There are fewer child-free people in the U.S.
Looking at lifetime fertility, a Pew study tells us that more highly educated women are having children. Whereas in 1994, 30 percent of women with postgraduate degrees, 40-44 years old, had no children, now the the number has declined to 22 percent.
Overall too, we are seeing less childlessness. While the average number of children remains close to two, the proportion of women past childbearing years who are not mothers has decreased. For 1994 the number was 18 percent, in 2000, 20 percent, and then in 2014, it slipped to 15 percent.
Where are we going? On Mother’s Day, we should ask if having children makes you happier.
Economists who are interested in subjective well-being (SWB) have wondered who is happier, people with children or those who are child-free. In one study from Nobel Laureate Daniel Kahneman (psychologist who won the economics prize in 2002) and his associates, child care was topped only by email, housework, work and commuting as most dislikable among 16 activities.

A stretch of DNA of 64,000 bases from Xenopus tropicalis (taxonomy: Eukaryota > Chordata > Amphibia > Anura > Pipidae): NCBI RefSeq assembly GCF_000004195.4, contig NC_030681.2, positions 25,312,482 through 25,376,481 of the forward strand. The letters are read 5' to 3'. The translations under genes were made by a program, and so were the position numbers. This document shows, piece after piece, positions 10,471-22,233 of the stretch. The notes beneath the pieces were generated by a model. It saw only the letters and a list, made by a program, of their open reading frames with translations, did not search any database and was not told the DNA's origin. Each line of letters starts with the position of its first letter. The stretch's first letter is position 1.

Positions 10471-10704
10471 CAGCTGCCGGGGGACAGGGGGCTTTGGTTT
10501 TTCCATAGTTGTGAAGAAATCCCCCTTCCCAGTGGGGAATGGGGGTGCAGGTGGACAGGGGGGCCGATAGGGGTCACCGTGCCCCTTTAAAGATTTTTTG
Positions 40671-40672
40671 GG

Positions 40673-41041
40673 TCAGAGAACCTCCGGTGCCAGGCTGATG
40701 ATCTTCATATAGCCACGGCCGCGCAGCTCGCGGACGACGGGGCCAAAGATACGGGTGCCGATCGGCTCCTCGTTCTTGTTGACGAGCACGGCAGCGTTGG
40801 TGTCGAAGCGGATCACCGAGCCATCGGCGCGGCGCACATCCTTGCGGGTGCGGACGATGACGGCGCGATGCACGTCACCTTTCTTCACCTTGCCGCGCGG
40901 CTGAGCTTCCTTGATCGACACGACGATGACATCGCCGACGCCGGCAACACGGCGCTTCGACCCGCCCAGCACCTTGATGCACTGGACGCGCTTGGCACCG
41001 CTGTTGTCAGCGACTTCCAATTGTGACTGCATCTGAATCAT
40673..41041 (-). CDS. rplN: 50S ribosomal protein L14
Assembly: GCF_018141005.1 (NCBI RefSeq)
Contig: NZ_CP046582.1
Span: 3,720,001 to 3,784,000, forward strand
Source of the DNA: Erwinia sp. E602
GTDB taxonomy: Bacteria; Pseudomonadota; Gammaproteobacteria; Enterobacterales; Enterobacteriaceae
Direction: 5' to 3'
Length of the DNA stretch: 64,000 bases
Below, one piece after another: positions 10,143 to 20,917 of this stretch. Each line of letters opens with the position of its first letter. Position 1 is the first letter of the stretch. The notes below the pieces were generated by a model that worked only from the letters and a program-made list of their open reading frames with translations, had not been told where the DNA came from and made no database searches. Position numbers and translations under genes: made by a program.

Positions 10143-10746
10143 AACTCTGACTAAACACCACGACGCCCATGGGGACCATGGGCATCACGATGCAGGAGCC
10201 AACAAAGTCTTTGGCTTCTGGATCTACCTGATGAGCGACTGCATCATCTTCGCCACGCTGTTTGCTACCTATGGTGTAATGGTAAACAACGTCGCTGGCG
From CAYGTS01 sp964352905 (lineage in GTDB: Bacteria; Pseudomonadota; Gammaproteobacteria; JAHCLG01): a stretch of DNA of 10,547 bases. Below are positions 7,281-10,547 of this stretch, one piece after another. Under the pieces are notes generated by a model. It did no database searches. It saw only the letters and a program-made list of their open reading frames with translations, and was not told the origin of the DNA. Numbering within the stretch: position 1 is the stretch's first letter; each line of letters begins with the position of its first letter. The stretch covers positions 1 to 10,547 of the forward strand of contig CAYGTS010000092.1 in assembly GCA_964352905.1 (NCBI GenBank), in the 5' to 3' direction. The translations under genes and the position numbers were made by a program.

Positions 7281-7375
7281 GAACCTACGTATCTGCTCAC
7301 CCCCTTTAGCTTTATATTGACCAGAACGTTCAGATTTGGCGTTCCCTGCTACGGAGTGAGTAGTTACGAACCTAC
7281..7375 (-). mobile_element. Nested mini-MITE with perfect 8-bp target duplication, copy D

Indicating how “happy, warm/friendly, enjoying myself” participants felt about the activities listed in this table, the scale in the Kahneman study was 0 (not at all) to 6 (very much). The numbers represent the average for all respondents. You can see “taking care of my children” near the bottom.
As always, though, your answers depend on your questions. Similar to the Kahneman results, studies that focused on the average parenting experience in the U.S. and beyond concluded that parents were less happy than non-parents.
However, when the researchers looked at different age groups, the results changed. If we imagine a happiness trajectory for parents, it is relatively constant. For non-parents it goes down. As a result, while young parents may be less happy than non-parents, the later in life you look, the smaller the gap. One hypothesis suggested that children provide a cushion that helps older adults cope with an increasingly impersonal society.
Our Bottom Line: Subjective Well Being
I suspect it is tough to assess what economists call subjective well-being (SWB). For parenting, the closer we look the more we see an unending list of variables. We could ask moms or dads, single or married parents, working or stay-at-home moms. The day of the week could vary as could income.
Or we could ask moms and non-moms their SWB on Mother’s Day.